Global Initiatives to Enhance Supply Chain Sustainability

Global Initiatives to Enhance Supply Chain Sustainability

Kate Larsen

20 years: Human Rights and Supply Chains

We’ve seen examples of supply chain abuse and explored how this problem has been allowed to proliferate. Now we move onto solutions. In this video, Kate outlines global principles and national legislation that have been passed on supply chain transparency and discusses how successful these have been in practice. She also explores how the industry is responding, from pushing the EU for more effective legislation to joining global standards guidance.

We’ve seen examples of supply chain abuse and explored how this problem has been allowed to proliferate. Now we move onto solutions. In this video, Kate outlines global principles and national legislation that have been passed on supply chain transparency and discusses how successful these have been in practice. She also explores how the industry is responding, from pushing the EU for more effective legislation to joining global standards guidance.

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Global Initiatives to Enhance Supply Chain Sustainability

13 mins 45 secs

Overview

Conflict minerals (such as tin, tungsten, tantalum and gold) used by tech, auto and other hardware and metal goods making companies were being purchased from supply chains going back to conflicts in countries such as the Democratic Republic of the Congo. In January 2012, the California Transparency in Supply Chains Act mandated that businesses over a certain size and operating in California publish a statement on their website detailing their efforts to eradicate slavery and human trafficking. The UK Modern Slavery Act Transparency in Supply Chains clause requires disclosures by companies with a UK registered business and over £36 million in global turnover. This law has driven thousands of companies to look at whether modern slavery might exist in their global supply chains.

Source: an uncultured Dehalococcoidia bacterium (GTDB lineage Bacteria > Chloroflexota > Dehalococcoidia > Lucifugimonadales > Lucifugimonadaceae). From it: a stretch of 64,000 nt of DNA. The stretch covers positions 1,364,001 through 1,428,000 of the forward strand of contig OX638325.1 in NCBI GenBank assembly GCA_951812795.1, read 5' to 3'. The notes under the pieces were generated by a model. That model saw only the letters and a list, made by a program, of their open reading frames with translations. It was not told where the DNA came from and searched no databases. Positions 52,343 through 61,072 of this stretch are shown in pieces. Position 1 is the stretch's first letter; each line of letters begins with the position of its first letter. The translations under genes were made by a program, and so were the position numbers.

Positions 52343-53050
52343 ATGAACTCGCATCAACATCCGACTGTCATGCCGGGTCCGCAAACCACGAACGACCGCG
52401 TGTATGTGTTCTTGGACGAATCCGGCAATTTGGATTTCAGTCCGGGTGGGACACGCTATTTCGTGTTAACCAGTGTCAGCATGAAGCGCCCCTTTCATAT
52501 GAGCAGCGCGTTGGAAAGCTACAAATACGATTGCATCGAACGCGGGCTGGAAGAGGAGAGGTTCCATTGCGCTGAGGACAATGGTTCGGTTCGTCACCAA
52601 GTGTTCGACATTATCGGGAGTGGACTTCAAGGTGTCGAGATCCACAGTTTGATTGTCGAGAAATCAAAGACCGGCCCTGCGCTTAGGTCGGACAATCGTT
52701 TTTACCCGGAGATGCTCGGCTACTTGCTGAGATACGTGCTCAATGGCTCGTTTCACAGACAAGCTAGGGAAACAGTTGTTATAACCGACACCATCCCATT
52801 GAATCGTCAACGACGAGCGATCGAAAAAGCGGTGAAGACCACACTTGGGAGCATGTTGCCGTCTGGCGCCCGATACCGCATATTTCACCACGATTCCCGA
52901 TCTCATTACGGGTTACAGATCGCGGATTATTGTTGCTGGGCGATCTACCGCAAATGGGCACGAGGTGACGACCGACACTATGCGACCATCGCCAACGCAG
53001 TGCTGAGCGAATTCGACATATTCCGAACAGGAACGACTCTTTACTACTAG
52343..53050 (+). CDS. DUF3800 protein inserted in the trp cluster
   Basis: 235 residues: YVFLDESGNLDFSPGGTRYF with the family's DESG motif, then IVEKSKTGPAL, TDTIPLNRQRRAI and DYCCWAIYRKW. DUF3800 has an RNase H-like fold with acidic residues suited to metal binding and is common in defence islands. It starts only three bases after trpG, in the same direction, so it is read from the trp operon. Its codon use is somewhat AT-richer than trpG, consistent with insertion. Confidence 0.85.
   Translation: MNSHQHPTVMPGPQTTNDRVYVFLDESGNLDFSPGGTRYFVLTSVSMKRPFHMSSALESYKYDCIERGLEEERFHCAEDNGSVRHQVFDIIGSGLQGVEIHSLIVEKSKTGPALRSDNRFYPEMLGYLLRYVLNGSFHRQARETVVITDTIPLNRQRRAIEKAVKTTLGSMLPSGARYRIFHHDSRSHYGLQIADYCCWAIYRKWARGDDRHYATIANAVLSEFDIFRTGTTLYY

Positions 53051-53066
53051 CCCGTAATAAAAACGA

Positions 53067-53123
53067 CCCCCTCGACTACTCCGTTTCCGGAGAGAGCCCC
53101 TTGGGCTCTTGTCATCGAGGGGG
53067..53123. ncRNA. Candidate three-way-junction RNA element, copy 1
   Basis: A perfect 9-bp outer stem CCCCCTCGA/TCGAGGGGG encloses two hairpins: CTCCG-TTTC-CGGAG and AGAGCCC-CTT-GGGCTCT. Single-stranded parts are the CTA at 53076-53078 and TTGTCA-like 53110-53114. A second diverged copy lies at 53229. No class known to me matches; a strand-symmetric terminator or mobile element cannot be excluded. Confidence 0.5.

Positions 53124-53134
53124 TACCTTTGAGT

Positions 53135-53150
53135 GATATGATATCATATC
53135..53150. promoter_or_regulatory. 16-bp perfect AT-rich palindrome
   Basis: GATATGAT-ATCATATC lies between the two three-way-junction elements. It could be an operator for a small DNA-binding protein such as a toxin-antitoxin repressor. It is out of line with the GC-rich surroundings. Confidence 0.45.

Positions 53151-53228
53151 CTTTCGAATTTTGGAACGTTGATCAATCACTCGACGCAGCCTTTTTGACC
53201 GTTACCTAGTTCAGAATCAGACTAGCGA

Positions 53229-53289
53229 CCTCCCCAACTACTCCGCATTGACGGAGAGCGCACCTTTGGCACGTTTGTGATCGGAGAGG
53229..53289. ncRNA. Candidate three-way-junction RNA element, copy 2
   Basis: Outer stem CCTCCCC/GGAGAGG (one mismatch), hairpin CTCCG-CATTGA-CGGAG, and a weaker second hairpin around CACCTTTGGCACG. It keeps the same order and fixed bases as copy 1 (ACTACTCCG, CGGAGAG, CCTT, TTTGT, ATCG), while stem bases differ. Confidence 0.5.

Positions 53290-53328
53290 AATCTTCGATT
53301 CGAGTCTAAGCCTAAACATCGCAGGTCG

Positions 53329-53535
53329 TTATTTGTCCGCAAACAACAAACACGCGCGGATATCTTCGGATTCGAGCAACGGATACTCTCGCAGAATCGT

Key learning objectives:

  • Identify legislation on supply chain transparency

  • Understand the efficacy of these laws and principles

  • Learn how the industry is responding to supply chain abuse

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Summary
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Expert
Kate Larsen

Kate Larsen

Kate Larsen is a Director at SupplyESChange advising and training Investors and Companies on Environmental and Social issues of ESG, especially, human rights risk management in global supply chains. She has worked over 20 years on supply chain ESG including leading Asia Corporate Responsibility in the UK FTSE100 company Burberry and as a Global Director Responsible Sourcing in a US Nasdaq listed retailer.

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